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Old 03-14-2011, 01:41 PM   #1
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Newbie question: what length to buy?

Hi Folks,

My wife and I are recently retired and are planning to buy a class A diesel pusher. We have been enjoying a 27 foot single slide fifth wheel for the past 11 years, so we know a bit about camping. Our trips have been mostly one or two weeks. We particularly enjoy camping in the smaller state parks and national forest campgrounds.

Our plan is to take several one month (or longer) trips each year, so we feel the need for a larger coach. But, we don't want to go too big and have trouble fitting into the smaller sites.

So, the big question is how long should we go? The 34 foot double slide rigs we have seen look like about the minimum for our long trips. And the 36 foot 4 slide models seem ideal, but are they too long for the small parks we enjoy?

Thanks in advance,

Bruce
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Old 03-14-2011, 01:48 PM   #2
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The answer will depend on just where you like to camp. In our case our first RV was a 33' class A. We wanted to keep it under 35' so that we could fit into the various parks. Except, after we had it we realized that you need to be no more than 30' to fit anywhere plus you can't deploy slideout very offen in those sites either due to width restrictions. Because we needed more room we started looking at 38' diesel pushers and wound up with a 40' DP. Actually, the 40' DP went any place that the 33' gasser did. It seems that sites are either 30' max, 40' max, or even greater (we now have a 42' DP and still have no problems). While it's true that the really tight places are off limits to us, we really wouldn't have fared any better with our 33' RV.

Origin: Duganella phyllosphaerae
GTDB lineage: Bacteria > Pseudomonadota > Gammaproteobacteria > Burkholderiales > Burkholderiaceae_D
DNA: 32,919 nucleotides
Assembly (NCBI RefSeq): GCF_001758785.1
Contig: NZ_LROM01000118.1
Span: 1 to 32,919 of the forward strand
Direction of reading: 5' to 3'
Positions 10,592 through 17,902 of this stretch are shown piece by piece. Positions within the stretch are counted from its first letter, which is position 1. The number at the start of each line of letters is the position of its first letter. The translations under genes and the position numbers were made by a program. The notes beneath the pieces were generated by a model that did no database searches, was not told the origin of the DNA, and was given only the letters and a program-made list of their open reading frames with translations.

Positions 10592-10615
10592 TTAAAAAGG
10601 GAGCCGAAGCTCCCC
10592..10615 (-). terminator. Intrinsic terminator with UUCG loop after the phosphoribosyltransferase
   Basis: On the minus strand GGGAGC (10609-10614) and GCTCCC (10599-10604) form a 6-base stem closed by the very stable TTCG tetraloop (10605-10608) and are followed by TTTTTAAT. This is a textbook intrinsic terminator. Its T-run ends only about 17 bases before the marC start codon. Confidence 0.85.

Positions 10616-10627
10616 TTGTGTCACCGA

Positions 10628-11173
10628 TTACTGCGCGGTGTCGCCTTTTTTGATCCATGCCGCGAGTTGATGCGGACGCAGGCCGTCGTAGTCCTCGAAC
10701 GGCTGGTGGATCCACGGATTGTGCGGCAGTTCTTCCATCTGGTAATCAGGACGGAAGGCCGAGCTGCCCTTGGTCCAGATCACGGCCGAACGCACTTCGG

For the most part, RVers buy too small then have to upgrade. It's very rare that anyone goes smaller so I would tend to lean towards the RV that is near the larger end of your scale.
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Old 03-14-2011, 02:00 PM   #3
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Good advice methinks from 737Driver.

We have a 40DP and don't really even try to get into most State and National parks but we just couldn't imagine giving up the room we now have.

Good luck...

Rick
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Old 03-14-2011, 04:03 PM   #4
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Welcome to IRV2 and some of the friendliest, most helpful folks I've found.

My husband and I just bought our first RV this past September - a Winnebago Vista 30W which is 30" 11" long (more or less). We wanted to stay as short as possible because we knew we'd want to stay at State or National Parks/Forests most of the time. We originally looked at at the Vista 26P, but decided it was just too small for us and our 4 cats and had a pitiful amount of storage - both inside and out.

So far we've taken 4 trips - 2 were two days each and were our shakedowns close to home, 1 was 10 days, and the other was 7 days. All but 7 of those 21 nights were in Sate Parks or National Parks/Forests. Of the 14 nights, 5 would have been difficult, if not impossible, in anything too much bigger. Ocasionally the problem wasn't that the sites were way too short but that the turns in the campground were so tight that anything much longer would have been really, really hard to maneuver through.

We have 2 (opposing) slides in the living/dining/kitchen area and have not (yet) encountered a park where we couldn't open both of them. I'm sure there are places where it would be a problem, but we can access everything we absolutely need (stove, fridge, cabinets) with both slides in. Not as comfy, but doable, and not something I'd anticipate having to live with for an extended period.

For us, knowing that we'd be able to fit in pretty much any place we wanted to go, was a major factor in our size choice. I worried that the limited space might bother my husband since we live in a 3000 SF house with ample room to spread out all our "stuff" and relax. What we've found is what I hoped would be the case. Just like when we stayed in the Parks in cabins/lodges we spend very little time in the RV. It's mostly a place to eat, unwind for a little while at the end of the day, download photos to the computer, check the forecast for the next day's weather, and sleep.